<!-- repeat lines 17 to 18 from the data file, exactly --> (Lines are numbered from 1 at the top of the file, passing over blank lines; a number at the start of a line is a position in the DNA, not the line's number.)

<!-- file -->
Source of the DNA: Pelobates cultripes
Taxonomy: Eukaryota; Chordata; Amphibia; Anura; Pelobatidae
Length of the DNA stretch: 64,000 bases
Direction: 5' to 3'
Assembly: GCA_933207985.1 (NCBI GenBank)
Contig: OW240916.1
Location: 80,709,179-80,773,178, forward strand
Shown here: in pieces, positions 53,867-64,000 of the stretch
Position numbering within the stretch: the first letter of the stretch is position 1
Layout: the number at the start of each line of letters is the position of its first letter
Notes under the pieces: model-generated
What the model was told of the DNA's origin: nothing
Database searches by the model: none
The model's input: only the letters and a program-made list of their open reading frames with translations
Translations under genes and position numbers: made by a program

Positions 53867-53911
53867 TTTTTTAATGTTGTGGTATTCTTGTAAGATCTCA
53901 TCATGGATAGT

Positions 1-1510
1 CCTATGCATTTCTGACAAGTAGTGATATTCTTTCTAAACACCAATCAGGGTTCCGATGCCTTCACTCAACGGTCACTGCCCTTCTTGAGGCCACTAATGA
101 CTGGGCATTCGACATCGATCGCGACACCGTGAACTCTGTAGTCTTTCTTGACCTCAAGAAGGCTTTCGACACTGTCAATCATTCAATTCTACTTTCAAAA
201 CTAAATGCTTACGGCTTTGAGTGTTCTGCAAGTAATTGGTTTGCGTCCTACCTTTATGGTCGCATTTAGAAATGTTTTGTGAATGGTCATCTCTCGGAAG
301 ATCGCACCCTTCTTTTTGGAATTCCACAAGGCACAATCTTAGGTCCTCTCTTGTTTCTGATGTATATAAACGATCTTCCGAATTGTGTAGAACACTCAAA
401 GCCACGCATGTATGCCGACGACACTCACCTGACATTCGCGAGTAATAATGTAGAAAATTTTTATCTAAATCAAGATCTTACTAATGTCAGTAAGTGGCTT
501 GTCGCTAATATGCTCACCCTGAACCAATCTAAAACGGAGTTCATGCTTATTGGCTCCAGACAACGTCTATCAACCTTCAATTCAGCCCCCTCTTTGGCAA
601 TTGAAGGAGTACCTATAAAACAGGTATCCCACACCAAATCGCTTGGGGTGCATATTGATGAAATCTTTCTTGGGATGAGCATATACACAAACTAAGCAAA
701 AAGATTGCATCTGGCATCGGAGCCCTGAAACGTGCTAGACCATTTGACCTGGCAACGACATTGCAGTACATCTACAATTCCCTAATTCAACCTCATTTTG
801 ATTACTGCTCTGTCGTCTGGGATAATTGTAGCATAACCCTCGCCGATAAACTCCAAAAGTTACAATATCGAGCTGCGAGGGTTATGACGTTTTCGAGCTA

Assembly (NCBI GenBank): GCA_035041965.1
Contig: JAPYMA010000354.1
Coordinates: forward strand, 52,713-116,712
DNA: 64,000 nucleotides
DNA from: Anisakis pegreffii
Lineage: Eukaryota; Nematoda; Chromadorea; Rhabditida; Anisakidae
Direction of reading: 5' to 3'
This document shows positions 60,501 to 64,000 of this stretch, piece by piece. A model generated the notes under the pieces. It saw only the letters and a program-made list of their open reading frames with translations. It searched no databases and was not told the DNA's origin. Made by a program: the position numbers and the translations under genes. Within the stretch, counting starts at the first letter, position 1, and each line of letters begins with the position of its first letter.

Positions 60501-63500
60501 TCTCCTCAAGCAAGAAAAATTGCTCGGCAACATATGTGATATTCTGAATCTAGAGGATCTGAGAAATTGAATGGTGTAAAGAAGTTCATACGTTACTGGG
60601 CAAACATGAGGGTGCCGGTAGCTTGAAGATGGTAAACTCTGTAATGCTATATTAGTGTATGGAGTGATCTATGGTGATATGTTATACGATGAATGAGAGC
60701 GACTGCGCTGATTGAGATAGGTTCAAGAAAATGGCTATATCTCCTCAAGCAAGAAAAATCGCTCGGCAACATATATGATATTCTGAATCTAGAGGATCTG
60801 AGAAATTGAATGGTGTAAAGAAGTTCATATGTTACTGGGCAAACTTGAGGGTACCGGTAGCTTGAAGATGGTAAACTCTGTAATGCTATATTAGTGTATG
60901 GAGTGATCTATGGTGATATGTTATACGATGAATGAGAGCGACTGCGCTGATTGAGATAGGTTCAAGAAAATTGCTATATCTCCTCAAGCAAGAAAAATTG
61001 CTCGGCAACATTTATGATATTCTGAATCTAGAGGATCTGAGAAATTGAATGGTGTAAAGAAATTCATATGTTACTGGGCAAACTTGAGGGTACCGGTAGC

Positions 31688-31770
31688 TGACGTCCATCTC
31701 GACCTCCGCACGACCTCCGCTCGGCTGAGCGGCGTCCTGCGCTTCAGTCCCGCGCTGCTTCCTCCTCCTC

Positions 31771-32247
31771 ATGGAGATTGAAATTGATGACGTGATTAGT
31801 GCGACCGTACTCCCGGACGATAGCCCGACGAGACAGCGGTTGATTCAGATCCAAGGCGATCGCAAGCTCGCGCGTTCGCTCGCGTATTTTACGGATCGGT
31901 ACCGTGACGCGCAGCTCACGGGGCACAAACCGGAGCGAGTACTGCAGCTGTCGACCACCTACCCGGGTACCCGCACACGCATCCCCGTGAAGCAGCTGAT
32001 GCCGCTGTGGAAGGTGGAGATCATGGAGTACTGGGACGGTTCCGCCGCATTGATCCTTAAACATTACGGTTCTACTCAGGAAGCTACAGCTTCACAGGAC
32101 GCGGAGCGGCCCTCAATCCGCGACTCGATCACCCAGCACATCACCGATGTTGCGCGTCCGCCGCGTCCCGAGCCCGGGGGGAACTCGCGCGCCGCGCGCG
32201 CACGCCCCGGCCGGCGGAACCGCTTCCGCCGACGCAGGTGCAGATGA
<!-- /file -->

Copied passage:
53867 TTTTTTAATGTTGTGGTATTCTTGTAAGATCTCA
53901 TCATGGATAGT